Disposing of Background Information

The EEOC requires employers to keep any and all personnel and employment records for one year after the records were made or kept, or after a personnel action was taken — whichever is later. This includes all applications and other records related to hiring, whether or not the applicant was hired. This requirement is extended to two years for educational institutions, state and local governments, and federal contractors with 150 or more employees and a government contract of at least $150,000.

After expiration of the applicable time period, employers may dispose of any background reports and other information received. However, disposal is not as simple as throwing documents in the trash. The Federal Trade Commission requires that any background reports and information be disposed of securely, which can include burning, pulverizing, or shredding paper documents and disposing of electronic information so that it can't be read or reconstructed.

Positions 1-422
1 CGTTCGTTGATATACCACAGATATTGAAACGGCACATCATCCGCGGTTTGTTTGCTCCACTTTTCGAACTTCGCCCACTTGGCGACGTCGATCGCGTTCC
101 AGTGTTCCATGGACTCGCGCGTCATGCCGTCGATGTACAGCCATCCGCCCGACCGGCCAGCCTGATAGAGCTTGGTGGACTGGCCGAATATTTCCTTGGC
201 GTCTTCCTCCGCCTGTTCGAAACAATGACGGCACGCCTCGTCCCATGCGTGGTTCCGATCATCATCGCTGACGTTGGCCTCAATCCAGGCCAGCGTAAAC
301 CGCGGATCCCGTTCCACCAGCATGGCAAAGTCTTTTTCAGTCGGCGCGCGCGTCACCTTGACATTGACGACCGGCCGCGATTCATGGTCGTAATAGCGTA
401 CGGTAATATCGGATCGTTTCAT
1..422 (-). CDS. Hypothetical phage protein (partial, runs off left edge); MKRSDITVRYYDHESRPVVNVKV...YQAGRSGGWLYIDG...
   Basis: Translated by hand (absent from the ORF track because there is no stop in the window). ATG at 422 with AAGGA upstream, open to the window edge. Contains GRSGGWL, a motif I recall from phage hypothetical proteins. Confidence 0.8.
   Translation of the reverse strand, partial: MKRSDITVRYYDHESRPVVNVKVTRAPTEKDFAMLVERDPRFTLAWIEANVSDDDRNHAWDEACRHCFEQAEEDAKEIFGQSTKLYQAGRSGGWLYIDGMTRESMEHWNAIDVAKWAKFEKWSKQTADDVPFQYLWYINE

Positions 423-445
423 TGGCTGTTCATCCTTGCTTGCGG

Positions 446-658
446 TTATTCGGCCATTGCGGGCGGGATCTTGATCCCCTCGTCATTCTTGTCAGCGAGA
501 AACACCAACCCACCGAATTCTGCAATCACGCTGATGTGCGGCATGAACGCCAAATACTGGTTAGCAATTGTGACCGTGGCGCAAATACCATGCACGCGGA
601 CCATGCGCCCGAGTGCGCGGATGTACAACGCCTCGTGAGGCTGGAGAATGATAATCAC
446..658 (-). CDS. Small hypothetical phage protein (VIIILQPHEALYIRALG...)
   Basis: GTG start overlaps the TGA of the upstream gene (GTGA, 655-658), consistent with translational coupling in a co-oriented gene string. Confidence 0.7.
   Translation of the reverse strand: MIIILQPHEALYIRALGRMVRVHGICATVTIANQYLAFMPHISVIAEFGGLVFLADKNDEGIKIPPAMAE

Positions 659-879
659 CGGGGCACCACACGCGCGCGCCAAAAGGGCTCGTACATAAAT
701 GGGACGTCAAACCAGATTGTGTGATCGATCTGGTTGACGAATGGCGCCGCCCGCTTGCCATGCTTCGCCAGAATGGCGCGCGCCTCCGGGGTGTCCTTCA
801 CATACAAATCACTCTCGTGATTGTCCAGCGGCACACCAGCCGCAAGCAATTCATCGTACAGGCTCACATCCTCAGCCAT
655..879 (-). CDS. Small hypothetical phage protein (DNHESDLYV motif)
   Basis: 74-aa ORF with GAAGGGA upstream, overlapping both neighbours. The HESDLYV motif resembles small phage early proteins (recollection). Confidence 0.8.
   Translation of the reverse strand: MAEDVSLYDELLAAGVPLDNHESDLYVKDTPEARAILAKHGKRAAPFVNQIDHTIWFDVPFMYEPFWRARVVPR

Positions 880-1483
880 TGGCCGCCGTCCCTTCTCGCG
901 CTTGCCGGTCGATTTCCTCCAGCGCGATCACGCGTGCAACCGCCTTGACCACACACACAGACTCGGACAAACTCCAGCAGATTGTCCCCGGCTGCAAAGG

If you have any questions about your company's background check processes, please contact us.

About the Author

John M. Erbach represents a wide variety of business entities and individuals in complex business and commercial litigation, including employment disputes, defense of consumer protection claims, and intellectual property litigation.

Spotts Fain publications are provided as an educational service and are not meant to be and should not be construed as legal advice. Readers with particular needs on specific issues should retain the services of competent counsel.